Beef + Mushroom Celeriac Lasagne – Main

The final recipe in the Lloyds Pharmacy Change Your Health Direction program is a vegetable and protein packed twist on a traditional lasagne. For lasagne sheets I use finely sliced rounds of celeriac.  It’s a little ugly….a bit knobbly and odd shaped but it’s what’s inside that counts…lots of fibre and antioxidant vitamins.  I’m using beef mince for the ragu sauce, but this can be replaced with lamb or 2 cans of puy lentils if you’re plant-based. Good quality beef is rich in protein, iron, omega-3 fatty acids, vitamin A, niacin, Vitamin B6 and selenium. Even so, you won’t lose out if you use lentils as they are one of the best sources of plant-based protein, fiber, folate and iron.

Serves 6

Dairy Free | Gluten Free | Grain Free | Vegetarian Options

Ingredients

For the Ragu

  • 500g lean minced beef (for vegetarian option use 2 cups of cooked puy or beluga lentils)
  • 1 tbsp Optima raw organic coconut oil*
  • 1 onion, finely chopped
  • 1 celery stalk, finely chopped
  • 2 cloves of garlic, finely chopped
  • 6 sage leaves, finely chopped
  • 2 bay leaves
  • 1 can chopped tomatoes
  • 1 can tomato passata
  • 250ml beef stock (or mushroom stock)

For the Creamed Mushrooms  

  • 1 tbsp coconut oil*
  • 250g chestnut mushrooms, sliced
  • 1 clove garlic
  • 1 sprig fresh thyme
  • 200ml oat or almond cream

Celeriac ‘Lasagne’ Sheets

Celeriac x1 whole, peeled and sliced into very fine round pieces with a good knife of mandolin.

Spinach Layer: 300g spinach leaves (remove the stalks, chop finely and add them to your ragu… no waste!)

To Serve:  2-3 handfuls of rocket, 5-6 small vine tomatoes finely sliced

Instructions:

This is a lot easier than it might look. You can prepare and assemble this dish the night before and store in the fridge. It also freezes quite well and you can cook from frozen if time isn’t on your side.

  1. Preheat your oven to 160C.
  2. Start with the Ragu.
  3. Season the beef mince. Melt the coconut oil in a heavy casserole or skillet. Add the beef and cook until brown all over. Transfer to a place and set aside.
  4. In the same pan, add the onion, celery and garlic. Sauté over a medium heat for about 10 minutes until soft.
  5. Return the beef to the pan. Add the sage and bay leaves and cook for a few minutes before adding the tomatoes and beef stock. Cook gently for 20 minutes. If the sauce gets too thick, add more water.
  6. In a separate pan melt a little coconut oil and tip the sliced mushrooms, crushed garlic and thyme into the pan.
  7. Sauté for 10 minutes and then add the oat cream. Simmer gently for 10 minutes and season with black pepper and a pinch of sea salt.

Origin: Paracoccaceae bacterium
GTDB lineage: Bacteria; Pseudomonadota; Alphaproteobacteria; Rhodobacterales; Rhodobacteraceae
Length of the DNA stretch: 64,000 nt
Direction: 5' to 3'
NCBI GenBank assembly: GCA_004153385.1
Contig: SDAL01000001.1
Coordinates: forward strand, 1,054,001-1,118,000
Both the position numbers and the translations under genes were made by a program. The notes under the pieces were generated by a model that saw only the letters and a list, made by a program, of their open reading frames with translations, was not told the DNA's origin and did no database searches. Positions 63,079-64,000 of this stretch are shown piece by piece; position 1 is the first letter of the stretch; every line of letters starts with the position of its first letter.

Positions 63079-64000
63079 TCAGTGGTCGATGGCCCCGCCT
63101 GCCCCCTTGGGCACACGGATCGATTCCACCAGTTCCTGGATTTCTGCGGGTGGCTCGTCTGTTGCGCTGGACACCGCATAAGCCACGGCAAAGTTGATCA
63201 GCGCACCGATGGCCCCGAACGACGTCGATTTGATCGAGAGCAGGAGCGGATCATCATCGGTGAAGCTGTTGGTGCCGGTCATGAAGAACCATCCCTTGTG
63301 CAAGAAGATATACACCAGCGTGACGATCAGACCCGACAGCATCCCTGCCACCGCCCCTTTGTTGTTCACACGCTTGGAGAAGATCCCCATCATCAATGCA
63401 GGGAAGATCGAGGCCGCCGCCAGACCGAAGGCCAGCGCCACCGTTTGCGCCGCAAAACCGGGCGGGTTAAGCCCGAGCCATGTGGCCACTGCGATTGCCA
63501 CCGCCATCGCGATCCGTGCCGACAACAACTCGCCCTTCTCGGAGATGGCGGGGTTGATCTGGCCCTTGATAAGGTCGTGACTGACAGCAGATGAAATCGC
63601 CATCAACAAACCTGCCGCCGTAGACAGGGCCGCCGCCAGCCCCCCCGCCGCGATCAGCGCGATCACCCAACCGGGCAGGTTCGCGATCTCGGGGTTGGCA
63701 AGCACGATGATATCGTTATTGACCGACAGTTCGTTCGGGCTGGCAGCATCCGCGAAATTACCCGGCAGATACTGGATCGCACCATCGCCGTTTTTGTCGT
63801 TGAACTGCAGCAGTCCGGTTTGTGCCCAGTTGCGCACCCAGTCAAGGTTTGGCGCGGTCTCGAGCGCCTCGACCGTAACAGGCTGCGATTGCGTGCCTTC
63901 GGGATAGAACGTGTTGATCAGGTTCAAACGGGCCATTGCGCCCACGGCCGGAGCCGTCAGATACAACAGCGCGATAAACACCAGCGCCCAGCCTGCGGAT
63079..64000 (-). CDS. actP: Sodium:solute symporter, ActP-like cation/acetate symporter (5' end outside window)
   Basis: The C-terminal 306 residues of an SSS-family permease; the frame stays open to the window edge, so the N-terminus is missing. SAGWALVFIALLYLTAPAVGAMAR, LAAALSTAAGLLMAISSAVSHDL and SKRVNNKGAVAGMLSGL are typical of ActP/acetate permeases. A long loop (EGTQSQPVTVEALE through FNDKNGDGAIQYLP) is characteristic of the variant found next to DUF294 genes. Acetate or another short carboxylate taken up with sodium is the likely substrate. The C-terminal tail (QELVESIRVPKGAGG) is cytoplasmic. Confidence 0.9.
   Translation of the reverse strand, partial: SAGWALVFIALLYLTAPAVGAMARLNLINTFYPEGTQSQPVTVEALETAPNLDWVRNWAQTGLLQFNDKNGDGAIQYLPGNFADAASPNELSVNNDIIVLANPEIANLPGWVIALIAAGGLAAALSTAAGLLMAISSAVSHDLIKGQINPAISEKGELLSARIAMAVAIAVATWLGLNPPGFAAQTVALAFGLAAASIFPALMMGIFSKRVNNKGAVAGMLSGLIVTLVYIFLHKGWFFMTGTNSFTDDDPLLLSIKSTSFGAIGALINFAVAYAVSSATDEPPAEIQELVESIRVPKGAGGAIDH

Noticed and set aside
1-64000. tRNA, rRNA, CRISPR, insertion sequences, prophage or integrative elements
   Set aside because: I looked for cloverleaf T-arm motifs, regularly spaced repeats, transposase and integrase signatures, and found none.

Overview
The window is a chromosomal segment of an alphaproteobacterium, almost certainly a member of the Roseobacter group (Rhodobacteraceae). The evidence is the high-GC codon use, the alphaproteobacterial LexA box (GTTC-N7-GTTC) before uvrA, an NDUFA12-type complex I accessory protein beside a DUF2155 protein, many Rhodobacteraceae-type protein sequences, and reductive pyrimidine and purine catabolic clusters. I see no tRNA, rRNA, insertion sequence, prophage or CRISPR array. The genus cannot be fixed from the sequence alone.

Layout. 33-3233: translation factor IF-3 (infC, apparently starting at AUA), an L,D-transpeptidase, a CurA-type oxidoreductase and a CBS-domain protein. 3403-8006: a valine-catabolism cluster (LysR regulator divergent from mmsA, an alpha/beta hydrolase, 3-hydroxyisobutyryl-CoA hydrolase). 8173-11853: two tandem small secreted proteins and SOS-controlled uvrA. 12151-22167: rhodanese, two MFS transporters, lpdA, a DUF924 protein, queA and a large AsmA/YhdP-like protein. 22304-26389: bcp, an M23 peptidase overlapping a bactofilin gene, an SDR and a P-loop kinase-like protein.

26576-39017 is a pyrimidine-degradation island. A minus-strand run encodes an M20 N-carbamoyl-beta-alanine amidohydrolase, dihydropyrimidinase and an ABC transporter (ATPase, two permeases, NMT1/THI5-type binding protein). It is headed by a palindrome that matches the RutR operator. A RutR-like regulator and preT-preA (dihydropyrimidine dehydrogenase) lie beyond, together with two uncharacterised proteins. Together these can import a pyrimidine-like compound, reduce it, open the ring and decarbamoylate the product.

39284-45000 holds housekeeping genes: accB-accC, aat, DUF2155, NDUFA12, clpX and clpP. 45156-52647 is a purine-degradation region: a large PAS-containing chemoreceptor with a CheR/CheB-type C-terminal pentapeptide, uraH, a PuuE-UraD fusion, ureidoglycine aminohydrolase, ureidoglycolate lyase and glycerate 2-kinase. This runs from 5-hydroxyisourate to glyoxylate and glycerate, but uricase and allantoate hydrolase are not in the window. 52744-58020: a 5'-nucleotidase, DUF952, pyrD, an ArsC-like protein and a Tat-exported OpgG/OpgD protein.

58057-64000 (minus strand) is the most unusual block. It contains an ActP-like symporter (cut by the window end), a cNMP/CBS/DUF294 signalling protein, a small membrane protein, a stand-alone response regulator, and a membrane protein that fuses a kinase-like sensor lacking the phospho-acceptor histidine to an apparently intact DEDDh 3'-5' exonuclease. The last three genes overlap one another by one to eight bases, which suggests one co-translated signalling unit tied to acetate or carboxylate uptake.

8. Whilst the ragu and mushrooms are cooking. Prepare the lasagne sheets. Peel the celeriac and use a sharp knife to slice into very-fine circular ‘sheets’. Set aside.
  9. Wash and dry the spinach. Remove the stalks, chop finely and toss into the ragu.

Assembly:

  1. Melt some coconut oil and use a pastry brush to spread it onto an oven proof dish.
  2. Start by layering the celeriac sheets in one layer onto the base. Top with half the ragu mixture, then a layer of spinach and pour over half of the creamed mushrooms.
  3. Add another layer of celeriac, ragu, spinach and creamed mushrooms (in that order). Finish with sliced tomatoes (optional) and some freshly grated parmesan (or vegan alternative such as cashew cheese).
  4. Transfer to an oven and cook for about 45 minutes until bubbling.
  5. Remove from the oven and top with freshly ground black pepper and rocket leaves. Serve!
NUTRITION INFORMATION (approx. per serving)
Calories Fat Protein Carbs Sugars Fibre
351 20.5g 21.5g 19.4g 10.4g 6g

PAMELA RYAN | NUTRITIONIST | CORPORATE NUTRITION + YOGA

Website: www.thehealthonist.com

Instagram: @the_healthonist

*Available in LloydsPharmacy Stores

5 HEALTHY + PORTABLE SNACK IDEAS

Because this is my last week of recipes I’m a little spoilt for choice as regards what to share next. I couldn’t, and didn’t want to choose, so I’m sharing a medley of my favourite snacks, from simplest to some more interesting options.  There are five in total which I hope will provide something for everyone’s tastes. All are dairy, grain and gluten-free, some are entirely ‘plant-based’. The common denominator is that they are all made from very simple whole-foods.  If you’re having guests you could make a ‘snack platter’…..otherwise just prepare them all as you wish and squirrel them away in your car / handbag / desk drawer / goodie-drawer for those afternoons when you just need a little nibble!

CRUNCHY APPLE WITH CREAMY PB + CINNAMON  (serves 1)

  • 1 apple
  • 1-2 tbsp Meridian peanut or almond butter*
  • A good pinch of ground cinnamon

Instructions: I hardly need to provide instruction but here goes! Slice the apple, dip or spread with peanut butter and sprinkle over the cinnamon. Simple.

Good For: Peanut butter provides protein. Apple provides pectin (fibre) for gut health and cinnamon can help to balance blood sugar.

HARD BOILED EGGS, SUMAC + AVOCADO (serves 1)

  • 2 eggs, hard boiled
  • 1/3 tsp sumac (a citrus spice made from red berries of the sumac shrub)
  • 1 small (or 1/2 medium) avocado
  • Pinch of sea salt

Instructions: Boil eggs in a pan of water for 5-7 minutes. Allow to cool before peeling off the shell. Store in a small lunch box or lunch bag. To serve slice open, sprinkle with sumac. Half the avocado, sprinkle with sea salt and pile scoops onto your egg.

Good For: Low carbohydrate (sugar) option. High protein + fat keeps you full. Egg provides essential minerals and amino acids. Avocado is rich in fibre, folate, potassium and vitamin E.

TAMARI ROAST NUTS + SEEDS (makes 10-12 1oz servings)

  • 5 cups of mixed raw nuts (brazil, pecan, almond, walnut, macadamia)